Don Murphy

Sarah Pacheco
Wednesday - August 24, 2005
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Local restaurateur Don Murphy’s life hasn’t changed too much since he appeared on the MidWeek cover in March 2000. He still owns what is probably Honolulu’s best-loved Irish pub, can be counted on to throw some of the best parties in the downtown area, and he’s always at the ready to help raise money for the University of Hawaii athletic department. If you’ve stopped by the Merchant Street business in the last few weeks for your usual fix of corned beef and cabbage, you may have been surprised to find the doors closed. But there’s no need to worry. Murphy’s was undergoing a renovation, not a closing.

“We basically just did a face lift, to repair some termite damage and to get the place ADA compliant with new bathrooms and a ramp,” says the owner. Other changes includes more TVs and small tweaks to the decor that Murphy says keeps with the style of the building and the comfort you’re used to.

As the outgoing president of the Na Koa booster club and now president of the larger unit, Ahahui Koa Anuenue, Murphy has for years been a fixture around UH athletics. For some, his annual Pigskin Pigout marks the unofficial start of the UH football season.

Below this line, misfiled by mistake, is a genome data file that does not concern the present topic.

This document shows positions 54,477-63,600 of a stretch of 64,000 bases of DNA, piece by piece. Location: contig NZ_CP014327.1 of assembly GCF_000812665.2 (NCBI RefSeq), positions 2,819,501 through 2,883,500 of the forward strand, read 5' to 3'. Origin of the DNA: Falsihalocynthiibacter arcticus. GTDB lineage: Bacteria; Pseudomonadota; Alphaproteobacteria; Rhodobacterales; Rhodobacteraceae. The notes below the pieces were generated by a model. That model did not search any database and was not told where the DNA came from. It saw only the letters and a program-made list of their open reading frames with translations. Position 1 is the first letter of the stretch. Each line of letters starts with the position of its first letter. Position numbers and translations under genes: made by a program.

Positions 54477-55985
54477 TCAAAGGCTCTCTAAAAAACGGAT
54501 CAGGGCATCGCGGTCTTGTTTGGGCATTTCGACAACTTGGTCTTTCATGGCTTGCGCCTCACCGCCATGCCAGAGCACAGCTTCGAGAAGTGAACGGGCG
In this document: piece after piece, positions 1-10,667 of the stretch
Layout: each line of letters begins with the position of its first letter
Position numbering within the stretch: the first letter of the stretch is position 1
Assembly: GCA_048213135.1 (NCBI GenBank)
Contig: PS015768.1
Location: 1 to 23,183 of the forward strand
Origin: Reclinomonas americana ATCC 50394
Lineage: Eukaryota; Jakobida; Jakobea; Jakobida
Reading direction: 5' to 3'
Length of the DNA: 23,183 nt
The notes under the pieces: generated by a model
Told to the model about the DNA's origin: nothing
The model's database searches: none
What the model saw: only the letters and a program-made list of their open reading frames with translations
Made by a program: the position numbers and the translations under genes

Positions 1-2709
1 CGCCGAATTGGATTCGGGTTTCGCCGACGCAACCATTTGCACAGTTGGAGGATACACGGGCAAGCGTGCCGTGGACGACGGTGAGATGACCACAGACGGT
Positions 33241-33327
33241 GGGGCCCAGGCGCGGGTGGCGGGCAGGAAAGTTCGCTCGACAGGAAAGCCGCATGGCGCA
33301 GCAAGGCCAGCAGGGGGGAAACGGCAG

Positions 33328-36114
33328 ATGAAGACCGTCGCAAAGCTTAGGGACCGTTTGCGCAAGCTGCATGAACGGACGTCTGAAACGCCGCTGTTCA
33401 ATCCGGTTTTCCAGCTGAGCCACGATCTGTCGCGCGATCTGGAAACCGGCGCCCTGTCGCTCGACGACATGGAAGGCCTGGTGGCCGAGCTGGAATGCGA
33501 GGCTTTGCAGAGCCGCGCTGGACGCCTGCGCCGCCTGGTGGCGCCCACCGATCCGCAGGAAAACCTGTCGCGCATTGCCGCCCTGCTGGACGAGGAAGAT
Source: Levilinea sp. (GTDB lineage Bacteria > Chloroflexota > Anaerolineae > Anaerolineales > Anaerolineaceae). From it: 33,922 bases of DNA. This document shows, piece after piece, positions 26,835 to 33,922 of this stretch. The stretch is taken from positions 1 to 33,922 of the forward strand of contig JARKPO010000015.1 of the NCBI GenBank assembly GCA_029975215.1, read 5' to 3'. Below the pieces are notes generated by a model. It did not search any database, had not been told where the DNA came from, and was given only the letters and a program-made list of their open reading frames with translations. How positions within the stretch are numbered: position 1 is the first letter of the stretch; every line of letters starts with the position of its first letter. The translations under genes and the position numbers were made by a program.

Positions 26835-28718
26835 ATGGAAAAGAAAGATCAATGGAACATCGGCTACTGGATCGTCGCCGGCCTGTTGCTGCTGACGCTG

What began as a conversation with former coach Fred vonAppen about the needs of the program has grown into a yearly event that has raised a total of $840,000 for the football team. Now in its 10th year, the fundraiser continues to provide the three things Hawaii sports fans love most: food, drink and football.

“We work almost year around making relationships with people who provide the donations,” says Murphy. “It’s amazing in Hawaii how people want to help and to get involved.” The fully hosted event costs $100 and includes suckling pig, shrimp and all the food Murphy’s is famous for. Silent and live auctions include high-ticket items such as ocean cruises and trips to see the Giants and Cubs play. Lesser priced items include autographed memorabilia, CDs and more. Swapping football and racing stories with new defensive coordinator Jerry Glanville is free.

And for those pigskin traditionalists who are looking to bid on something warmer, Murphy’s wife, Marion, will once again provide a handmade Hawaiian quilt. But bid early. Her quilt is always one of the first things to go. “It’s a beautiful bamboo quilt,” says the proud husband.

The event runs Thursday (Aug. 25) from 5:30 to 10:30 p.m. Merchant Street will be closed between Bethel Street and Nuuanu Avenue to handle the 300 supporters and coaches expected.

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